Food allergy in children with refractory gastroesophageal reflux disease

Pediatr Int. 2016 Apr;58(4):254-8. doi: 10.1111/ped.12779. Epub 2015 Dec 29.


Background: Gastroesophageal reflux disease (GERD) and food allergy are frequent disorders of childhood. The purpose of this study was to determine the frequency of food allergy in children with refractory GERD.

Methods: A total of 151 children resistant to pharmacologic GERD treatment underwent skin prick test, specific immunoglobulin E, eosinophil count, atopy patch test (APT), and oral food challenge, and were then divided into three groups according to the results of oral milk challenge and allergy work-up: group A1, positive oral milk challenge and positive IgE-mediated allergy test; group A2, positive milk challenge and negative IgE-mediated allergy test; and group B, negative oral milk challenge and negative allergy tests.

Results: There were 35, 30 and 86 patients in group A1, group A2 and group B, respectively. A total of 28 of 35 patients in group A1 had cow's milk allergy and the other seven patients had egg allergy. APT positivity was more common in group A2. Endoscopic esophagitis was observed in six group A1 patients and in four group A2 patients. Bloody stools, atopic dermatitis and recurrent wheezing episodes were significantly more common in group A1 than in group A2 and group B (P < 0.001, for both).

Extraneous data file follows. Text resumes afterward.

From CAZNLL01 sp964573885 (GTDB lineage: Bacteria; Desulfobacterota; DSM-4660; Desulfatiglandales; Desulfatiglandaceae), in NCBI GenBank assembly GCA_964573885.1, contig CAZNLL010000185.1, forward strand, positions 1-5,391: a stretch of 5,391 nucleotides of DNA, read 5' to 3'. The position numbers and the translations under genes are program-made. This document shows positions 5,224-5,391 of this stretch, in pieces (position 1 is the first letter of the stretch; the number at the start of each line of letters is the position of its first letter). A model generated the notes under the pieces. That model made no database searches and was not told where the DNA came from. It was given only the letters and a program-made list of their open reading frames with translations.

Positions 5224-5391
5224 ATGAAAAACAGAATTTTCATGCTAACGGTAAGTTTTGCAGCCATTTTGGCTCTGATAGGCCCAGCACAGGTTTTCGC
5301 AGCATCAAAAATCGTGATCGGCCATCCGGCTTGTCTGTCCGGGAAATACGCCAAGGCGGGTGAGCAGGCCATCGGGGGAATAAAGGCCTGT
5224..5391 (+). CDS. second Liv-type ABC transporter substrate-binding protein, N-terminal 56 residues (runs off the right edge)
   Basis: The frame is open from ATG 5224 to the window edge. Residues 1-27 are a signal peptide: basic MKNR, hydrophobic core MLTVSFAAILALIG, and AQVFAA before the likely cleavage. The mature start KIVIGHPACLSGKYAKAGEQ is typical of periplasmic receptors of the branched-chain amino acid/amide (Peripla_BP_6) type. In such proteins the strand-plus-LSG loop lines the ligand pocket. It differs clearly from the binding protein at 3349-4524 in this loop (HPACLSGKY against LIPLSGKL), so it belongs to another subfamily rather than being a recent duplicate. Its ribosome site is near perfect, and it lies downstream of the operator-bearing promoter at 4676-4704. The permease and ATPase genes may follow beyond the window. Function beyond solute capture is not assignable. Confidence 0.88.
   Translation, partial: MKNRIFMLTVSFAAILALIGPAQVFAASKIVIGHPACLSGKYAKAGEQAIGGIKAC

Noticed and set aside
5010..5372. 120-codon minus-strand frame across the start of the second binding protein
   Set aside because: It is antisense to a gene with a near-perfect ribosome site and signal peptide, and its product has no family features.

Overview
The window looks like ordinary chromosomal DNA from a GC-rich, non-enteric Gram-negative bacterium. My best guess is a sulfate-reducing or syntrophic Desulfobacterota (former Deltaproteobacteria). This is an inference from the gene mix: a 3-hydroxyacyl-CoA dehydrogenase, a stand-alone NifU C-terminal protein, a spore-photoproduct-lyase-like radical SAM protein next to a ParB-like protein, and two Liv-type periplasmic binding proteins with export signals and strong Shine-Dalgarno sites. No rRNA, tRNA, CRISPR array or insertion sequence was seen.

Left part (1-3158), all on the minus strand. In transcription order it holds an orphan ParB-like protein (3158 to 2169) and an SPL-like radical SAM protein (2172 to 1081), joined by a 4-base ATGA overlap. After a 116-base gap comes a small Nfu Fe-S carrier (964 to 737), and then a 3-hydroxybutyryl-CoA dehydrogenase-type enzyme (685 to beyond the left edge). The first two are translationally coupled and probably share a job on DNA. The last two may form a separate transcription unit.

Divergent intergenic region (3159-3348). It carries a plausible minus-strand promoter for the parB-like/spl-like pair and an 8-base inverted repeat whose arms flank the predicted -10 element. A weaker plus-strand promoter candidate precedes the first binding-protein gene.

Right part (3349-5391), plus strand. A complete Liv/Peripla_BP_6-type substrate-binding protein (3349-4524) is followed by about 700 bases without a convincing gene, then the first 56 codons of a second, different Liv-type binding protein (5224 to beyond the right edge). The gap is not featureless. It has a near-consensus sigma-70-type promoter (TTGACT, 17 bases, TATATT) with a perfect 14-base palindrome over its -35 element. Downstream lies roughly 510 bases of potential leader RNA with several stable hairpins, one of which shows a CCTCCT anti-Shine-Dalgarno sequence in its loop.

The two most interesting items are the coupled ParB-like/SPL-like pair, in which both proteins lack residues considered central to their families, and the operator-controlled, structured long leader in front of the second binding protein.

Conclusion: Cow's milk allergy was observed frequently in children resistant to pharmacologic GERD treatment. Combined skin prick and specific IgE tests, APT and oral food challenge is essential for avoidance of unnecessary elimination diet.

Keywords: children; food allergy; gastroesophageal reflux disease.

MeSH terms

  • Child, Preschool
  • Endoscopy, Gastrointestinal
  • Female
  • Food Hypersensitivity / diagnosis
  • Food Hypersensitivity / epidemiology*
  • Food Hypersensitivity / etiology
  • Gastroesophageal Reflux / complications*
  • Gastroesophageal Reflux / diagnosis
  • Humans
  • Incidence
  • Infant
  • Male
  • Patch Tests
  • Turkey / epidemiology